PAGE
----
kyle-lake1On October 30th, 2005, Kyle Lake, pastor of University Baptist Church in Waco, Texas was electrocuted as he reached out to adjust a microphone while performing a baptism. He left behind his wife Jennifer, and three young children. (UBC was the church founded in 1995 by Christian music artists Chris Seay and David Crowder.) You can read more about Kyle, the accident, and the church here and here and here.

Months later, the family launched a lawsuit against the company that did work on the water heater in the baptismal tank. You can read more on that here. I want to focus on the microphone/baptism issue which will be more common to more churches. (These links are simple “first page” links from a Google search; see the comments re. the resolution was of that lawsuit.)

When I read of Kyle’s death, his widow and young children; I immediately pumped out an e-mail broadcast to as many leaders as I knew in churches where baptism by immersion is practiced. I targeted pastors, heads of worship teams, sound crew, and anyone else I knew who might be in a position to rig up a microphone anywhere near a large body of water.

As horrified as I was by the story, I was determined that we all learn from it.

This morning, I attended a baptism service at one of the churches that was on my e-mail list and — you guessed it — they had a live, hard-wired microphone on a stand far too close to the baptismal tank for me to comfortably enjoy what took place. I sat there cringing — and a bit of praying, but mostly cringing — the whole time.

In a medium to larger church, the sound system runs on a more powerful current than the coffee-maker in the church kitchen, or the sound system in your home. Don’t try to reason around this danger; it doesn’t work.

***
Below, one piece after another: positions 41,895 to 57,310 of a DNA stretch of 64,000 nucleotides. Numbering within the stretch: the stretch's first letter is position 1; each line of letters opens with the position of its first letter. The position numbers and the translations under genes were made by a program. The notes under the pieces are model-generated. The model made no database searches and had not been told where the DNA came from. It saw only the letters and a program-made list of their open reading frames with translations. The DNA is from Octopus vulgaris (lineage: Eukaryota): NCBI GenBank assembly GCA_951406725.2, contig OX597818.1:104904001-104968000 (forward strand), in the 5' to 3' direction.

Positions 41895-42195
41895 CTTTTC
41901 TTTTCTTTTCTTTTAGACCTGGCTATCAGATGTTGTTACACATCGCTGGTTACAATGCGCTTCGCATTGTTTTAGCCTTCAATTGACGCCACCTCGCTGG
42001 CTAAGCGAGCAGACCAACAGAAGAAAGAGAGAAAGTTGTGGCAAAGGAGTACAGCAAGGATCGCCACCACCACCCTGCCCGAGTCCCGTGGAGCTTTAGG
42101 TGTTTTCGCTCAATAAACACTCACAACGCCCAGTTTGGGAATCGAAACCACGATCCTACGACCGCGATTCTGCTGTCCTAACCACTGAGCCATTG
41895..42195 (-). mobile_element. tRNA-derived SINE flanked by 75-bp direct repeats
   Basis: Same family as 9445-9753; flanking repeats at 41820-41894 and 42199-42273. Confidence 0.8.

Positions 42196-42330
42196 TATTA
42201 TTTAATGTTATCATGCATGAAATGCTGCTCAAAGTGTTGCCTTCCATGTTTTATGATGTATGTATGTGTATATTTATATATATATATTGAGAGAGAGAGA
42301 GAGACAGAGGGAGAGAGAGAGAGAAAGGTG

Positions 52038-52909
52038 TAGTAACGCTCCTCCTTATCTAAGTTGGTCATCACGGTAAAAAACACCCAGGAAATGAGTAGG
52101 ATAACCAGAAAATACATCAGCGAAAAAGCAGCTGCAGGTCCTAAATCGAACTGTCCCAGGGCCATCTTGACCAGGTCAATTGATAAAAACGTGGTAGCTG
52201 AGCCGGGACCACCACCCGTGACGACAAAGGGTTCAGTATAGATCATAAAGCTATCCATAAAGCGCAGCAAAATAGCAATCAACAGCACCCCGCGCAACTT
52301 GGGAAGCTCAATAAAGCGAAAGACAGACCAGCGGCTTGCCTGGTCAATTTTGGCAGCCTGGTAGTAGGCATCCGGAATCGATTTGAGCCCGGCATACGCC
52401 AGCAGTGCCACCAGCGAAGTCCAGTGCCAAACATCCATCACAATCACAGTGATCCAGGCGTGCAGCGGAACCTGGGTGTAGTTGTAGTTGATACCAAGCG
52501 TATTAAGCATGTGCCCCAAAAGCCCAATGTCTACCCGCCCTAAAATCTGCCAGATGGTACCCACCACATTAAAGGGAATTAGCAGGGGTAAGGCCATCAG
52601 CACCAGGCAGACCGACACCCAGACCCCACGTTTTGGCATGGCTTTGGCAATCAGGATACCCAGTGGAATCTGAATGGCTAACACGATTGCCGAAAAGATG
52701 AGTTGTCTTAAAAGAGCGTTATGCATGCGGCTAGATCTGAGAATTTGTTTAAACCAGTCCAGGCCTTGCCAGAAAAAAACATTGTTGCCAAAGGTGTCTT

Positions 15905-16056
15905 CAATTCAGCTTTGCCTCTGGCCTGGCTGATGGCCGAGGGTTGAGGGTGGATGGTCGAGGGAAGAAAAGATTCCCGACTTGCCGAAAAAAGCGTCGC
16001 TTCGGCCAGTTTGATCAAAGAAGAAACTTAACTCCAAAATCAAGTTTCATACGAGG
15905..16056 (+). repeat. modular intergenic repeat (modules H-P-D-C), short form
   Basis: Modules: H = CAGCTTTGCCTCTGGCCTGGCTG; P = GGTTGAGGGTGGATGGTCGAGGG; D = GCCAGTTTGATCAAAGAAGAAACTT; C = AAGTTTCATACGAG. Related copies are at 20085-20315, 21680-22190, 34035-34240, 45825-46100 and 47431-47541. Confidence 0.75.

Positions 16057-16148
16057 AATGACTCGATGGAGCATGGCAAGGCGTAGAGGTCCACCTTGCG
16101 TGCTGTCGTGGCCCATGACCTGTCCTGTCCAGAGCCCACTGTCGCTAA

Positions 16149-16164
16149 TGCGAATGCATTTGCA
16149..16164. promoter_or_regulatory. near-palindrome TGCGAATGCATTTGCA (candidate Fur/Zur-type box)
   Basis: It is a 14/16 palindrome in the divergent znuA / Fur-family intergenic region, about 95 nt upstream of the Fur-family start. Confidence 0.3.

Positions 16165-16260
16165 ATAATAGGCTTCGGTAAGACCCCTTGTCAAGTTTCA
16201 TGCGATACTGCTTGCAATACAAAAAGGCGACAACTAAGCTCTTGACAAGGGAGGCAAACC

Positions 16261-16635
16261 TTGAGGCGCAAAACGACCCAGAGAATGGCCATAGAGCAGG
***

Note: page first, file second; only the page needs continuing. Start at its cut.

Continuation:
A cordless microphone would have put me much more at ease, and would have put the two pastors and the four people baptized much more deeply inside the safety zone.

So here’s what you do. Immediately, send an e-mail to anyone in your sphere of influence telling them to link to this item [ https://wp.me/pfdhA-a3d ] at this blog.

I never, never, never, never want to have to say, “I told you so.” Not on this one.

April 23, 2018

Sermon on the Screen

Yesterday was my first time watching a video sermon in a local church environment. In other words, not a multi-site church and one that normally doesn’t go this route.

True, we’ve been to Harvest Bible Chapel twice — over a decade ago — and missed the live sermon both times. When he was at Elgin we were at Rolling Meadows and when he was at Rolling Meadows we were at Elgin. Sigh!

It’s also true that for nearly 15 years now, we’ve tuned in regularly to North Point, Willow, Saddleback, Southeast, The Meeting House, Woodland Hills, and many others. We certainly know the experience of sitting at home and watching on the screen.

Finally, I’m also a huge fan of DVD curriculum. These are usually produced more like documentaries and can’t be compared to sermon delivery.

But this was the first time I was in a small-to-medium church environment, on a Sunday morning, watching a sermon with 70-80 other people for whom it was probably also a first at a weekend service.

I have to say this, I was a little detached. It might be because I was assisting in the music part of the service and was thinking about what we had just completed on stage, and the song which was remaining. But I also sat in the back row trying to gauge the attention reception the video was getting. People were polite, they were definitely tuned in. I don’t really know how engaged they were, but I’d love to ask to follow-up questions as to their opinions about the mode of delivery.

So here are some general observations:

Inasmuch as it depends on the preacher, the preacher needs to be a strong, dynamic communicator. They say there’s a difference between stage acting and acting for television in that stage acting is usually a bit more over-the-top. I would argue that in this case it might need to be the opposite. The speaker needs to be overflowing with his topic so that the message reaches people separated from its presentation by time and distance. In other words, the best homiletics.